Besides that, Lefotoo take on Kaohsiung rests on the picture of a busy city, less populated compared to Taipei with very efficient public transportation, an organized city council and very clean.
Minevaleke’s impression of Kaohsiung is rather more relaxed. He refers to it as his “home away from home”.
In this sense, to him it is a place where there is always something to see and enjoy which he tops off with “it is not so fast and crowded like other big cities which I like”.
“Here, you tend to mingle with local farmers and the place has a lot of traditional attractions and tasty local foods. I also prefer the Kaohsiung tropic climate”, said Minevaleke.
As for Tomasusu, Kaohsiung is a beautiful town with the spot light in recreational arts areas.
He said while transportation is easy and convenient by bus, train or taxi, getting from one place to another by bus or train is cheaper.
Tomasusu added that the city has beautiful night markets and a variety of delicious foods and drinks.
Ms Li went on to ask about what they liked most during their stay in Taiwan which at this time was nearly the end of their first year of studies.
She explained that Lefotoo learned a lot from what he saw around Kaohsiung, ranging from how people behaved, how organized the city is, public transport, how the police force functions and the scope of infrastructure that shapes up the country that has Wi-Fi available almost everywhere from shopping malls, transporting avenues to food courts.
Minevaleke had the most to say about this.
“I do like and admire a hell lot of things here”, he said.
The list started off with how amazed he is by the society social cohesion based on Taiwan’s cultural heritage.
“The people are friendly and respectful and the societal inclusion of elderly, disabled and minority groups is worth mentioning here as it is what is missing in many societies these days”, said Minevaleke.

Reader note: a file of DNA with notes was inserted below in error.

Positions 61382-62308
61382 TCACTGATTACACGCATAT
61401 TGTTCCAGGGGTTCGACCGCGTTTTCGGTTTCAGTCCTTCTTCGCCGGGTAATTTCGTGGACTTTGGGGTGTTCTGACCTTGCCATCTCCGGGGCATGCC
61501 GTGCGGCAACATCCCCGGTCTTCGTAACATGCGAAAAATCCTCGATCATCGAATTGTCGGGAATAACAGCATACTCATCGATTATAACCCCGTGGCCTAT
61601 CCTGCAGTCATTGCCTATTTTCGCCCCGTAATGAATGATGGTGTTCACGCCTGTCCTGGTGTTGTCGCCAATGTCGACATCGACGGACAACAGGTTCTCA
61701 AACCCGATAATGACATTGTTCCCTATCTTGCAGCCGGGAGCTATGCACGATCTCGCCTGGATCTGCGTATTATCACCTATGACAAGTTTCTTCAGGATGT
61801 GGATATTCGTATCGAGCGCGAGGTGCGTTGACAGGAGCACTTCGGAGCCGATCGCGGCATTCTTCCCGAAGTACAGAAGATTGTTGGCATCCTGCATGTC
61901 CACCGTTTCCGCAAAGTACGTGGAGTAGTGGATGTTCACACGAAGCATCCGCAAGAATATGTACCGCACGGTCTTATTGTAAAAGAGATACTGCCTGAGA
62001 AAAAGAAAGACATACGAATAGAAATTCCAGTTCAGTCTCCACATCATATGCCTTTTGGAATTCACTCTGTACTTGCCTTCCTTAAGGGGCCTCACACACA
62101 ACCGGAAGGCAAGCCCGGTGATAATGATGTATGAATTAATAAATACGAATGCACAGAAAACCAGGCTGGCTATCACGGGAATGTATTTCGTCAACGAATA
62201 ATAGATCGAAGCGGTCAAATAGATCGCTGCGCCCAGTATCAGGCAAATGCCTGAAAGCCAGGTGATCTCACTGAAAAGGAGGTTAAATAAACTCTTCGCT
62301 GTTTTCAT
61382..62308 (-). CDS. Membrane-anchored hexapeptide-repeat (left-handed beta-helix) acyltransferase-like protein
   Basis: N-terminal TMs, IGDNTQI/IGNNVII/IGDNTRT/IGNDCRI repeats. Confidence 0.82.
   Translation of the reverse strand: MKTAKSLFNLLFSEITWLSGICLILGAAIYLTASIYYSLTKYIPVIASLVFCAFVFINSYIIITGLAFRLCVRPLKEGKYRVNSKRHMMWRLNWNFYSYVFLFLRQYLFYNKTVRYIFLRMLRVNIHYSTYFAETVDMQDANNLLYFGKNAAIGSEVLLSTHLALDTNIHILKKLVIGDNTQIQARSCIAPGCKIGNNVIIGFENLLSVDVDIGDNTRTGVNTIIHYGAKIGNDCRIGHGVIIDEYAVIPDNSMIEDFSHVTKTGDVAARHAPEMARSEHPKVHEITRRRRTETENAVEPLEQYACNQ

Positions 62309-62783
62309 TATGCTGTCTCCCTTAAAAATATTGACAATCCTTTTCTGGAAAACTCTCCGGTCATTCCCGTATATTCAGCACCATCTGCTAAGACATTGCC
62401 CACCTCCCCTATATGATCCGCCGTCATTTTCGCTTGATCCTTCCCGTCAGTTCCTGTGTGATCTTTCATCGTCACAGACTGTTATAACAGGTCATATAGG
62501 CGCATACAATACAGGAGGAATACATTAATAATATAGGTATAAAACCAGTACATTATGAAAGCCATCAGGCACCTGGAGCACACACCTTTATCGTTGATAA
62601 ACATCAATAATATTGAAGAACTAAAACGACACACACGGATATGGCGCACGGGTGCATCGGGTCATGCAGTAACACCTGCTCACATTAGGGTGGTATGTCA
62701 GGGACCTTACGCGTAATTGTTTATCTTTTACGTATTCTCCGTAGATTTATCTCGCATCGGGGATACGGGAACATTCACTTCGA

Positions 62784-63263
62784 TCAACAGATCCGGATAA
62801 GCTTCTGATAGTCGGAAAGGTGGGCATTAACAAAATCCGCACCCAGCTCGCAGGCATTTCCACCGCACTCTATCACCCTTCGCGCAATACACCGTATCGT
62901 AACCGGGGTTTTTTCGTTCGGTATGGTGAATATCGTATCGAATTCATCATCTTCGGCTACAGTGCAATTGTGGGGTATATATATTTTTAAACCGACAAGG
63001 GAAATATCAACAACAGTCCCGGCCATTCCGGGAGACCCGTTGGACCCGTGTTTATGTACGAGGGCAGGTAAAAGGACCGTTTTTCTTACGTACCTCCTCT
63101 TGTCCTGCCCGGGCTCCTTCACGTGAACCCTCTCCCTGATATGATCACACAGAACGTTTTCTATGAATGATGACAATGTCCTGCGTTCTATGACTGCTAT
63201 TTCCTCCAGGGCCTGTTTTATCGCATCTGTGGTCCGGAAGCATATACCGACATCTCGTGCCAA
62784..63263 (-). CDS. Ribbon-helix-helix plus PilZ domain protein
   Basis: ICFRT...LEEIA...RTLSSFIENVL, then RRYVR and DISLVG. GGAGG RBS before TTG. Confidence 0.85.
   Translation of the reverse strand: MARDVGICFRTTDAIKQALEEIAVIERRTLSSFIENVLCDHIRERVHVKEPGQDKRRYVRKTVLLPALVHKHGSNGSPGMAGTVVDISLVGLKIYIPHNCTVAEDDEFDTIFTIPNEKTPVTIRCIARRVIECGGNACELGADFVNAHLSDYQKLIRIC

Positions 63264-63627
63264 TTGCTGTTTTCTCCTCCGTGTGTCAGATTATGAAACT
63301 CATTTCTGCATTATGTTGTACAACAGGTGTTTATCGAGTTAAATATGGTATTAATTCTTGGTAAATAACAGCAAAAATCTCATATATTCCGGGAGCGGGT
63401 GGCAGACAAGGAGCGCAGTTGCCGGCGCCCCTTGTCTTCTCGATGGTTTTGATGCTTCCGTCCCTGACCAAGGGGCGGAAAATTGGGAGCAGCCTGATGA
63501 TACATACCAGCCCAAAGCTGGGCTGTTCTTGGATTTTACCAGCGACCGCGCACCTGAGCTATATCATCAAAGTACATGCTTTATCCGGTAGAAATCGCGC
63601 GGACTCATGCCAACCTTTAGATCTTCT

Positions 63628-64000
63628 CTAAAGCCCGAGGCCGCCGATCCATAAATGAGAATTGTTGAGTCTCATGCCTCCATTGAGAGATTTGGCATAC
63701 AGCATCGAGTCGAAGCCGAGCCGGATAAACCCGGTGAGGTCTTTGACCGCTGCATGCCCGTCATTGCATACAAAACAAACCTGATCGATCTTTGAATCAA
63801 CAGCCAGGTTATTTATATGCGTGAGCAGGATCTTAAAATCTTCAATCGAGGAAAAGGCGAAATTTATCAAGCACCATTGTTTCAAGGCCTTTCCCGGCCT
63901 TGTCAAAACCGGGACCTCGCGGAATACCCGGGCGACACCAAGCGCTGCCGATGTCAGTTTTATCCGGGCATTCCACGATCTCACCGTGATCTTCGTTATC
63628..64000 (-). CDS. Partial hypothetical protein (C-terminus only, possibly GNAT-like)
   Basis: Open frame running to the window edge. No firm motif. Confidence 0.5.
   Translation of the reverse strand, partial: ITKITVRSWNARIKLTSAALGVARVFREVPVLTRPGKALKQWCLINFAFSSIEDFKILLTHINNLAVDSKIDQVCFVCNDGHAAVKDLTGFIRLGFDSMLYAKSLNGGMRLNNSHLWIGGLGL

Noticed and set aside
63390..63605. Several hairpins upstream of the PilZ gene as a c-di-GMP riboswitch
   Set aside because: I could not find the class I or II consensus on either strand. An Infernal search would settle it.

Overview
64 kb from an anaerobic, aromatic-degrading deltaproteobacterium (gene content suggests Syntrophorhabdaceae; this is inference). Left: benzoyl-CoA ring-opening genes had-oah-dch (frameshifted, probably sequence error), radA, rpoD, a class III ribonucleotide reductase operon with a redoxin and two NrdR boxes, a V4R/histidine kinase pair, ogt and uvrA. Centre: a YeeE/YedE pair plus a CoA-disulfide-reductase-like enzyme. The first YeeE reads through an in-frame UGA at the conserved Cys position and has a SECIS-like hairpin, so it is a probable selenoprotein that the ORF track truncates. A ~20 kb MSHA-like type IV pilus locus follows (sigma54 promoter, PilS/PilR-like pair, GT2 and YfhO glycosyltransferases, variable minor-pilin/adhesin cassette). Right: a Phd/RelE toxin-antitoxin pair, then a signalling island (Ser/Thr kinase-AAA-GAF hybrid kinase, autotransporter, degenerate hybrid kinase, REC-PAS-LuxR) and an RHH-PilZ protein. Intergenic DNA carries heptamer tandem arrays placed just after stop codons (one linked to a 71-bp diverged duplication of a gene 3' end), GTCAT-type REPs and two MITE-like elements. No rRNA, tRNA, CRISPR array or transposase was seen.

Taiwan’s efficient and cheap transportation system for him is what makes moving around the island “easy”.
Tomasusu liked visiting new places and obviously favours Taiwan food and drinks, stating that this what he liked the most. He put out Chen zhu nai cha, otherwise known as pearl milk tea in Taiwan as an example.
Time passed and they were now asked if they found their SINU Mandarin class helpful when they arrived in Taiwan.
All three of them replied positively, Lefotoo pointed out that it was very helpful but wished he had studied Mandarin for a year before coming to Taiwan.
Minevaleke also voiced that it helped him a lot and is grateful that he attended the class.
Tomasusu said the class helped him a lot during his first few weeks in Taiwan.
By now, enjoying Pier 2 Art Center, having tasted Taiwan treats and walking around site seeing were soon to be memories as the day’s activity slowly came to an end.
Ms Li mentioned that they also had to return to the university to prepare for their exams.
But before departing, she said Tomasusu shared a story she refers to as a typical scenario for most foreigners in Taiwan that not only shows how friendly the people in Taiwan are but the importance of learning Mandarin if you want to live and study in Taiwan.
“I got lost in town, a stranger spotted me on the street and helped me. The conversation was totally not understandable but only by sign language. Xie Xie (thank you) for the stranger friend, finally he dropped me in a totally wrong place. But yeah, I manage to reach home hours later safely”, said Tomasusu.